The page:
Many (most?) of the people affected by the storm had other avenues to pursue – friends, family, neighbors. Our shelter was full of the people most affected by the storm, the homeless and helpless, elderly people who had no one left, young families with little local back-up.

Many of them are, due to mental health problems or societal abandonment, needy. So so needy. And who can blame them? Everything they own – and even homeless people own some things – is gone. Gone gone gone. They start to stockpile the free clothes that donors provide them, stacking black trashbags full of them around their cots, looking like hoarders short a few dead cats, but can you blame them? That’s all they’ve got now, all they own.

The first few days and nights were wild. They’d been going without health care for days, getting sicker, blood pressures and blood sugars rising, their untreated chronic conditions and mental health issues raging through their bodies like the second wave of the storm. People start crying when they realize you’re going to help them to get their prescription meds for free – they were waiting so long because they were too scared and proud to ask.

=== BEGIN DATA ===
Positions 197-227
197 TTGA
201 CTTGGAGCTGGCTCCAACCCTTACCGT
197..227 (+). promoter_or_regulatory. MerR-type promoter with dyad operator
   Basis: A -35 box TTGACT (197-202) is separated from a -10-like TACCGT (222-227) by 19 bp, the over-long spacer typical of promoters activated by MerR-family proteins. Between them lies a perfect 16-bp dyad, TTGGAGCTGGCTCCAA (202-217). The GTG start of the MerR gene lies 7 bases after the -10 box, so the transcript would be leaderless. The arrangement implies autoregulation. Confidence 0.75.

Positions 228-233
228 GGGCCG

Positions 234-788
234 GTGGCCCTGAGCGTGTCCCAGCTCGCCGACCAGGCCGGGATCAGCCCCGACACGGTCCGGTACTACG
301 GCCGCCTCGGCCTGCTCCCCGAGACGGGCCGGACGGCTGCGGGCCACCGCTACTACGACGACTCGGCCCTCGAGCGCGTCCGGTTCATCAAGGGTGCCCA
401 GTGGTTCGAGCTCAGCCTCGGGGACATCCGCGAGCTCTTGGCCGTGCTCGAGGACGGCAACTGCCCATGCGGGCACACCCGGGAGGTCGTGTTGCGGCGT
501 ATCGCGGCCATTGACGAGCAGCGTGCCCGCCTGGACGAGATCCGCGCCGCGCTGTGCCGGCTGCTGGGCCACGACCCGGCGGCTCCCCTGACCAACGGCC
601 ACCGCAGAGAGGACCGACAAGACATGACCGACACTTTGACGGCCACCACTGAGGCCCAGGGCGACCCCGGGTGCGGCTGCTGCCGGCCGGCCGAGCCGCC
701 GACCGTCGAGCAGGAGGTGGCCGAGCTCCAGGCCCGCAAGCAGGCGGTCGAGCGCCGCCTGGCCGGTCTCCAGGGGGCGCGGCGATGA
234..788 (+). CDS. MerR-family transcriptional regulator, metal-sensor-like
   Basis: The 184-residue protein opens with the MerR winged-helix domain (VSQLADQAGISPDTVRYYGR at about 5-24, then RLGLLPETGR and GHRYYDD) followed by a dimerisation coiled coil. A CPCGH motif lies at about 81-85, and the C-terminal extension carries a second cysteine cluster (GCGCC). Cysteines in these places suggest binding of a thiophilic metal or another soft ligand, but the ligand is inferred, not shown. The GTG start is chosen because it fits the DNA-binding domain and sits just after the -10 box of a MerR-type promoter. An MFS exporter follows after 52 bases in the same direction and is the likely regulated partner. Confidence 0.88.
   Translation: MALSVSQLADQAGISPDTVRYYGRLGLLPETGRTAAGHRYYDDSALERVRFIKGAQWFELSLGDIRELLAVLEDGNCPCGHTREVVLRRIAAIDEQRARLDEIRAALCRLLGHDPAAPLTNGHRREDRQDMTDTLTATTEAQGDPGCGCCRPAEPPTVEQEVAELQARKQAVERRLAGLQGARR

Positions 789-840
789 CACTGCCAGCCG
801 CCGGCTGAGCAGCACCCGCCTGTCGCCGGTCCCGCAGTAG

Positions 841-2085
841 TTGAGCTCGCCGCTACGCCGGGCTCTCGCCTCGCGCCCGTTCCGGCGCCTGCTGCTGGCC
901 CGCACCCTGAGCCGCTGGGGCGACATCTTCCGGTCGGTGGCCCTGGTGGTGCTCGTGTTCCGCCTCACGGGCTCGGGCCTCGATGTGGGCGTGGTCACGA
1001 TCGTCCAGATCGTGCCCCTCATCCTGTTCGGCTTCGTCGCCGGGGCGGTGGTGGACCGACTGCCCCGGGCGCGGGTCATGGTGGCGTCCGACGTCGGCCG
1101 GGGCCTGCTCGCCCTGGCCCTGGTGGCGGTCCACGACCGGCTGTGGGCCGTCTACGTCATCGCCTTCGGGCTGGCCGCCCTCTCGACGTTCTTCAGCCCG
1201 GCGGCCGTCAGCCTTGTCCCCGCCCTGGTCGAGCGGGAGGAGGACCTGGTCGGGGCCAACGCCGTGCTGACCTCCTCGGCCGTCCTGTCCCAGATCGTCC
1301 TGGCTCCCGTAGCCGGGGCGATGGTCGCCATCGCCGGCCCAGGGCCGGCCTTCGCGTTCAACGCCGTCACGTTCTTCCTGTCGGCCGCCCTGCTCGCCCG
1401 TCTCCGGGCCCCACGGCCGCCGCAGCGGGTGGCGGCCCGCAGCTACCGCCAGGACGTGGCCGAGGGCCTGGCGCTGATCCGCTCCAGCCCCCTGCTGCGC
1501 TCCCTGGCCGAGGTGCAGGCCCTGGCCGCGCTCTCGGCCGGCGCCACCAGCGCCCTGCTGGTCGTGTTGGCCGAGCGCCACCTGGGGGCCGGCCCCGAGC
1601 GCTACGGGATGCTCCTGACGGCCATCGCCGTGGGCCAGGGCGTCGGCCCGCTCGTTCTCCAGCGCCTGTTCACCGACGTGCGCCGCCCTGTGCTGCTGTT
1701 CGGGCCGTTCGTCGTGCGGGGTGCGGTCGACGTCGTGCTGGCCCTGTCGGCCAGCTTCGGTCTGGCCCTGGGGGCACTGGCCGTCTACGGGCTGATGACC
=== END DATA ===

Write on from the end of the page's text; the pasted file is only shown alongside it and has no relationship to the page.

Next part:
And when we made it through the physical issues, the mental ones remain. I hugged people. I tried to give them attention. Many clients are so needy that they’re like children, because no one’s treated them like someone deserving of human kindness in so very very long. People would come by the nursing station four and five times a night to ‘see if I need anything’, just to have an excuse to talk and be listened to again. I hear so many stories about people who were almost swept away, and many of them have dreams of drowning, waking up in the middle of the night with screams until you tell them, “you’re safe, you’re here, calm down.”

It broke your heart into so many pieces you wonder how you’ll ever put it back together again.